[Alan] is branching out beyond the Arduino with this clock. He’s still using the same code but built this board around an ATmega328 and the components he needed, saving his Arduino board for further development. The concept uses a character display housed in an old iPod Touch case. The build relies on an infrared sensor to actuate the LCD backlight. The closer your hand is the brighter the light.
The Maxim DS3232 RTC chip keeps time in this application. We’ve seen this little marvel used before, popular because it uses temperature compensation to maintain accuracy. If you’re interested in this part, check out the library file that [Alan] wrote for it.
10 thoughts on “Clock Hides Time Until You’re In Close Proximity”
Looks like a bag of crap.
I’m surprised that one side of the break out board used by the ds3232 is not soldered on to the protoboard.
I like the repurposing of the ipod package.
I’m happy he actually did what your supposed to do and replace the Arduino with just the AVR when your done developing…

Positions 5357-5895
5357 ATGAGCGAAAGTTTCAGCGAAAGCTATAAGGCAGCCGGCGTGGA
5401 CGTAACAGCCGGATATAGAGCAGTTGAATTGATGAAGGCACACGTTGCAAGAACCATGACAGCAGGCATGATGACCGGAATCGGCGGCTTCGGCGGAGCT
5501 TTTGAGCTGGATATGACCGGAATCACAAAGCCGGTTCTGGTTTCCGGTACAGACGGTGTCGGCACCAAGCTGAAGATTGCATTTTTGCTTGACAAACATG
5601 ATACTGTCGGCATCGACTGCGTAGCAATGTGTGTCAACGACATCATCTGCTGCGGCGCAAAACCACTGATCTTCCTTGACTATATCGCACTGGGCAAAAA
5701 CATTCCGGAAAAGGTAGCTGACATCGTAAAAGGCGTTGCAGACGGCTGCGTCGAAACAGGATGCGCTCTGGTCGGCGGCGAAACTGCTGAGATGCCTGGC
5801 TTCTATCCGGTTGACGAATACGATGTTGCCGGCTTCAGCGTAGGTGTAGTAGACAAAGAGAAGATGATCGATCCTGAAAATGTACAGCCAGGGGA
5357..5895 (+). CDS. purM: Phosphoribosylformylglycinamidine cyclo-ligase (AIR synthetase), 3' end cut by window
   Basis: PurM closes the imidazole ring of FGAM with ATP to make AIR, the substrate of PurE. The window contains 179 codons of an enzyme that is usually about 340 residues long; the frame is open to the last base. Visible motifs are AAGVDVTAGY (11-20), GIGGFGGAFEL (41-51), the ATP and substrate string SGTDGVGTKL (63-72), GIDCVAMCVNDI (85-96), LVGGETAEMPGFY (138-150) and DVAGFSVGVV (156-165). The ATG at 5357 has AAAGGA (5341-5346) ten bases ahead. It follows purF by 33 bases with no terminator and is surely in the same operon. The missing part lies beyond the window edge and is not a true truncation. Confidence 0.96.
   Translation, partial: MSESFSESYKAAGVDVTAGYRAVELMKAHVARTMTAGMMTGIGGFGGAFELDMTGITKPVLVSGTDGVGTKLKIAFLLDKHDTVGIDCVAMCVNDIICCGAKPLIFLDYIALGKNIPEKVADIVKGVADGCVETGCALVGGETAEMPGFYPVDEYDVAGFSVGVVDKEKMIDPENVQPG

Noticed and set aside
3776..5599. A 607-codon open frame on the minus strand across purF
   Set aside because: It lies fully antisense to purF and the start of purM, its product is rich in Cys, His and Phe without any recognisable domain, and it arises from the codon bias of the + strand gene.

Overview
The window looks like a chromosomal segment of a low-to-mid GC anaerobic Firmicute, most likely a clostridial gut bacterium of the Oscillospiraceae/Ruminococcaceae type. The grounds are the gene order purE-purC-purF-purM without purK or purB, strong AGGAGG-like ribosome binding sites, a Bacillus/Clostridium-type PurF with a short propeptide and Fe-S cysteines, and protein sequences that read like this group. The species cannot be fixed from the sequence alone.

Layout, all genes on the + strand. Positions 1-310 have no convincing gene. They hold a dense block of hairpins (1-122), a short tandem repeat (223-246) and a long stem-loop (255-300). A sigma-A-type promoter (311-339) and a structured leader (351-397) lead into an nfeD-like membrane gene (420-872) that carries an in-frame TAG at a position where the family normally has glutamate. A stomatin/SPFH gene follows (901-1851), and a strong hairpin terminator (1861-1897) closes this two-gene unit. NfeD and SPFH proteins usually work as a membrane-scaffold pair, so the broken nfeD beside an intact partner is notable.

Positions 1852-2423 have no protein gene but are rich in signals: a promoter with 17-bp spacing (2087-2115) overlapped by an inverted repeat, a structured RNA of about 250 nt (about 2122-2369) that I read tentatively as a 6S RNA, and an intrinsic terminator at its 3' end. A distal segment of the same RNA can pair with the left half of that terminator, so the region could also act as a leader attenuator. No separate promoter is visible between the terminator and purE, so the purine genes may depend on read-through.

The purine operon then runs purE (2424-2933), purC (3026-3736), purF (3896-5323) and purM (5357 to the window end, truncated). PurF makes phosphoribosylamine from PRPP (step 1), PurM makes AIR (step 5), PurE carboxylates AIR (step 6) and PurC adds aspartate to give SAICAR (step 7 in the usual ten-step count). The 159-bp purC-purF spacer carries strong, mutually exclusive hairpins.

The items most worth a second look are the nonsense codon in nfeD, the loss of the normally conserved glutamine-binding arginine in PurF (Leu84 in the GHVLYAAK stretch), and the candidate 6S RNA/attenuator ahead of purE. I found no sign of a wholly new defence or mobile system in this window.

My thoughts exactly.
Picture is not clear indeed, but most of the pins are grounded together. I’ll add a nicer picture.
@Birdman & @The Ideanator
Thanks, my thoughts are the same. Except if you need USB permanent connection, Arduino is only meant for prototyping.
Hey this is pretty neat good job man.
ignore all the trolls who hate anything remotely
related to an Arduino. They should wine somewhere else lol.
I’m not anti-Arduino, but an Atmega328 still seems like overkill for a clock. That aside, this is pretty cool (and probably a good learning experience). If it were me, I’d probably ditch the RTC and try to come up with apps for the proximity sensor :D
BTW, the horizontal-scrolling iframe inside the vertical-scrolling page: very annoying.
I have been considering the DS3232 instead of a DS1307, but I find one aspect of the design puzzling. The temperature sensor is only +-3C, which is rubbish. Why make a super accurate temperature compensated RTC but give it such a poor temperature sensor?
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